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The Alchemists

The Alchemists

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Published by: zerohedge on Jul 14, 2009
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The Alchemists
 By Adrian DouglasSaturday, July 11, 2009
In the Middle Ages alchemists toiled in vain to transmute lead into gold. One wonders why theyused such an expensive starting material, such as lead, when modern alchemists in the goldworld have succeeded in transmuting paper into gold. This article reveals the anatomy of a scamthat has been perpetrated on investors and goes a long way to explain and tie togetherdevelopments in the precious metals markets in recent years.As many readers may know, I have recently been reporting on how delivery notices at theCOMEX cannot be reconciled with movements of metals from and into the warehouse. Clearlythese are not going to match on a daily basis, just as orders into a factory will not matchshipments out on any given day, as there is a time lag. But when averaged over a month, the"flow" of metal inventory should be comparable to the delivery notices issued. This is just basicaccounting. But I have observed that reconciliation is almost impossible with the COMEX data.The only explanation I could think of is that settlement of contracts must be bypassing thewarehouse. But how could this be possible, as I thought all contracts had to be delivered via aCOMEX registered warehouse?The COMEX states:- - - -Delivery:Gold delivered against the futures contract must bear a serial number and identifying stamp of arefiner approved and listed by the Exchange. Delivery must be made from a depository licensedby the Exchange."This seems unequivocal until you find this exception:Exchange of Futures for Physicals (EFP)The buyer or seller may exchange a futures position for a physical position of equal quantity.EFPs may be used to either initiate or liquidate a futures position.- - - -The COMEX trading rulebook clarifies further:- - - -104.36 Exchange of Futures for, or in Connection with, Product (Physical)
 
(A) An exchange of futures for, or in connection with, product (EFP) consists of two discrete,but related, transactions; a cash transaction and a futures transaction. At the time such transactionis effected, the buyer and seller of the futures must be the seller and the buyer of a quantity of thephysical product covered by this Section. The quantity of physical product must beapproximately equivalent to the quantity covered by the futures contract.- - - -So what this means is that contracts can essentially be settled without going through the COMEXwarehouse. Futures contracts and a physical commodity equivalent can be exchanged outside of the exchange and an EFP form can be filed to the clearing department at the COMEX. What'smore, the physical commodity doesn't have to meet the specification of the COMEX GoldContract of being a 100 troy ounce bar or three 1Kg bars of .995 fineness.So what can be delivered as the physical gold commodity?This is where it gets very interesting. On February 18, 2005, the NYMEX, parent of theCOMEX, issued this announcement:- - - -http://www.cftc.gov/files/submissions/rules/selfcertifications/2005/rul0... Exchange Rule 104.36, which governs exchange of futures for physicals ('EFP') transactions onthe COMEX Division, refers to a 'physical commodity' as one of the required components of anEFP transaction but also indicates that the physical commodity need only be substantially theeconomic equivalent of the futures contract being exchanged.The purpose of this Notice is to confirm that the Exchange would accept gold-backed exchange-traded funds ('ETF') shares as the physical commodity component for an EFP transactioninvolving COMEX gold futures contracts, provided that all elements of a bona fide EFP pursuantto Exchange Rule 104.36 are satisfied.Thus, acceptable gold-backed and exchange-traded ETF funds include, but are not limited to, theiSharesCOMEX Gold Trust (ticker: IAU), which began trading on the American Stock Exchangeon January 28, 2005.The trust is an exchange-traded fund that provides a means of obtaining a level of participation inthe gold market through the securities market. The trust shares are intended to constitute a meansof making an investment similar to an investment in gold. Each trust share represents a fractionalundivided beneficial interest in the trust's net assets which consist primarily of gold held by acustodian on behalf of the trust. The shares of that trust are expected to reflect the price of goldless the trust's expenses and liabilities.- - - -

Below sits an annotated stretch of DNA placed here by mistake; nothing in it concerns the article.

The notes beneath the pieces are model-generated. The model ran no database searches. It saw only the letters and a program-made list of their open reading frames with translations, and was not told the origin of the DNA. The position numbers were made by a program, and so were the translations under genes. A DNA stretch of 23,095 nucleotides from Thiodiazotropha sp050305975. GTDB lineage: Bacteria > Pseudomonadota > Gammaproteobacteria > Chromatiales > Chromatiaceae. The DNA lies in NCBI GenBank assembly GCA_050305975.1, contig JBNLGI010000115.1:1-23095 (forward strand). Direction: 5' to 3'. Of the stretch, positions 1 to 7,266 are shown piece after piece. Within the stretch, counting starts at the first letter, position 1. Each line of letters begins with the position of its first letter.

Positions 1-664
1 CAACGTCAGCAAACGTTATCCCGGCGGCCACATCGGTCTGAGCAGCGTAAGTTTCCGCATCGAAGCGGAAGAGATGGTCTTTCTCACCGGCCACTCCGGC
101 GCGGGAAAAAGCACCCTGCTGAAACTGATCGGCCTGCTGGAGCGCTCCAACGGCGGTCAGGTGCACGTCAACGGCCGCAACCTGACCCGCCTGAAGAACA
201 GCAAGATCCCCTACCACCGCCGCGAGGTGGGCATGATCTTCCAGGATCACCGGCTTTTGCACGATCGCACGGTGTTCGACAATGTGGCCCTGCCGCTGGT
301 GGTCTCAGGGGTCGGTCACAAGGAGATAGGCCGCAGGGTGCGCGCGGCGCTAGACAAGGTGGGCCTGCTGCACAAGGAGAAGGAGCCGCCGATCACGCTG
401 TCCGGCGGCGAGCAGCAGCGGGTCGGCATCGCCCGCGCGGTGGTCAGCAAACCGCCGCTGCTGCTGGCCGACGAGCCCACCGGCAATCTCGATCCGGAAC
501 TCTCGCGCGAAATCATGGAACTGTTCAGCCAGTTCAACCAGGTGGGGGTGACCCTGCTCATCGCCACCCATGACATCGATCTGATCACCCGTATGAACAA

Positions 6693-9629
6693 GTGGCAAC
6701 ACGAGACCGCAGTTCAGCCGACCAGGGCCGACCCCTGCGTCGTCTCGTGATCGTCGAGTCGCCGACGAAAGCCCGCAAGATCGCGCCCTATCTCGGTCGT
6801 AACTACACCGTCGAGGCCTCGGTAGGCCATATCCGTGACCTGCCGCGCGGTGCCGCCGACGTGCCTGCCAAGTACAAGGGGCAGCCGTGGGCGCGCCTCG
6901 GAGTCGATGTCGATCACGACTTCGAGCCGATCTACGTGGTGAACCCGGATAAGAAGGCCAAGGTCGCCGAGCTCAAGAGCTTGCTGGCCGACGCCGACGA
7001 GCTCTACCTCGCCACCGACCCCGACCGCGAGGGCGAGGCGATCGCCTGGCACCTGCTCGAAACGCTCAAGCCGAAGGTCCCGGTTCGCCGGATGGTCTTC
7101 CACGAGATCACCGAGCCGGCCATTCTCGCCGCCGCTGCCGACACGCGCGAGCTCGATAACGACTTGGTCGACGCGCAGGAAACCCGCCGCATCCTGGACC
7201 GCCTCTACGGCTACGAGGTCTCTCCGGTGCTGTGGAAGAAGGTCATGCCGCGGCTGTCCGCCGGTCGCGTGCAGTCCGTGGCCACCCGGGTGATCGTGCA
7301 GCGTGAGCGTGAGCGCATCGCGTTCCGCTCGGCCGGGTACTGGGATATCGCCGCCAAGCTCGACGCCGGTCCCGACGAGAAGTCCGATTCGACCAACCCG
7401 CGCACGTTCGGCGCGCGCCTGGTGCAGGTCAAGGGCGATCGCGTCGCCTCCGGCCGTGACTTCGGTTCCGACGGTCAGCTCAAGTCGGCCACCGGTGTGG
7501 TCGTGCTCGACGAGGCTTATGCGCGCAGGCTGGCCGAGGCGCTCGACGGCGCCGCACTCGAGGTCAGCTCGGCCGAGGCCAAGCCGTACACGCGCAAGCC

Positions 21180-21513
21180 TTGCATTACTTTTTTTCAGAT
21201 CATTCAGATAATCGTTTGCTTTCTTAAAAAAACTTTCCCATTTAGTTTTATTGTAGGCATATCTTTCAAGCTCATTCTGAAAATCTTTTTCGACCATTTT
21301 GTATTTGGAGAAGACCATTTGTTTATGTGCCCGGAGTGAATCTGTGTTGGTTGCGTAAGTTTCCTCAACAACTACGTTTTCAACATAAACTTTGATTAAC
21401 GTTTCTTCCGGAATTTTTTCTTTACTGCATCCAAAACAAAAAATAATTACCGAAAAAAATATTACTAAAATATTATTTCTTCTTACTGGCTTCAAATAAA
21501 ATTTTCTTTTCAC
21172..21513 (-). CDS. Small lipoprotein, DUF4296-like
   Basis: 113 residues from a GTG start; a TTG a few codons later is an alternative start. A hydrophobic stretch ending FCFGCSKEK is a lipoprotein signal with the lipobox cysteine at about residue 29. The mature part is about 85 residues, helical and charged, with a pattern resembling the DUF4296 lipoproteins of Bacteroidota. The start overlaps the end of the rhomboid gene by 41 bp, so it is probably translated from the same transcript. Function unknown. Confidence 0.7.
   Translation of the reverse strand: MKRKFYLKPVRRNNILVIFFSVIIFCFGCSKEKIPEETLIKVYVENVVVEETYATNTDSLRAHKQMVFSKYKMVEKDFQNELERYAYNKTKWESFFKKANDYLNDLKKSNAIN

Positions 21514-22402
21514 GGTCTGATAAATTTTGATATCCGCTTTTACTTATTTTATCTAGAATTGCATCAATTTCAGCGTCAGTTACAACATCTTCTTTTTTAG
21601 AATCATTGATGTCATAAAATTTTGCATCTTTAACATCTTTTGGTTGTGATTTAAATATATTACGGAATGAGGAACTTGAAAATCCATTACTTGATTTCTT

So the gold ETF with the symbol IAU started trading on January 28, 2005, and three short weekslater the shares of IAU became equivalent to real physical gold in the eyes of the COMEX fordelivery against futures contracts in an EFP transaction! IIf that doesn't blow your socks off, I don't know what will.Also note that the ETF mentioned is a COMEX product! How convenient!Where are the regulators? This ETF is not equivalent to gold. Note the description: "Each trustshare represents a fractional undivided beneficial interest in the trust's net assets which consistprimarily of gold."All that is being guaranteed is that each share is a fraction of the ETF assets. The net assets couldbe 1 oz of gold while the face value of the total shares sold could be 100 million ounces!The notice does not restrict which gold ETFs are eligible, so clearly the infamous GLD is alsoeligible to be considered as good as physical gold in an EFP transaction.Right from the inception of the gold ETFs GLD and SLV, the Gold Anti-Trust ActionCommittee has deduced from studies of the ETF prospectuses that these funds very likely do nothold gold and silver to fully back the issued shares because the prospectuses don't categoricallyrequire it. (See footnotes 1 and 2.) In fact, the ETFs may have no gold or silver at all.What seemed bizarre to GATA at the time was that the two mega-short anti-gold investmentbanks, JPMorgan and HSBC, would be involved in the launch and operation of precious metalinvestments that, on the face of it, would create huge investor demand for the very metals inwhich the banks hold massive and clearly manipulative concentrated short positions.Now all becomes clear. The system is the ultimate alchemy. If ETF shares are NOT backed bygold but are accepted by the COMEX as equivalent to physical gold ... presto! You have turnedpaper into gold -- and paper is a lot cheaper than lead.A futures market is supposed to provide price discovery for a commodity. In the gold market thisnotion has been hijacked because settlement can be made with a derivative instrument, such asan unbacked or partially backed ETF share. If that derivative instrument is not backed by gold ona 1:1 basis the scheme allows an artificial apparent increase in the supply of gold and sodistorting price discovery toward lower prices.Such a scam would be in grave danger of becoming exposed if anyone knew the true inventorycondition of the vaults of the ETFs. That problem is easily solved by having HSBC be thecustodian of GLD and JPMorgan be the custodian of SLV.I have not found anywhere that COMEX accepts ETFs as an equivalent to physical silver for anEFP transaction, which probably explains why silver warehouse movements are much largerthan those of gold, and perhaps may indicate that physical silver is the cartel's Achilles heel.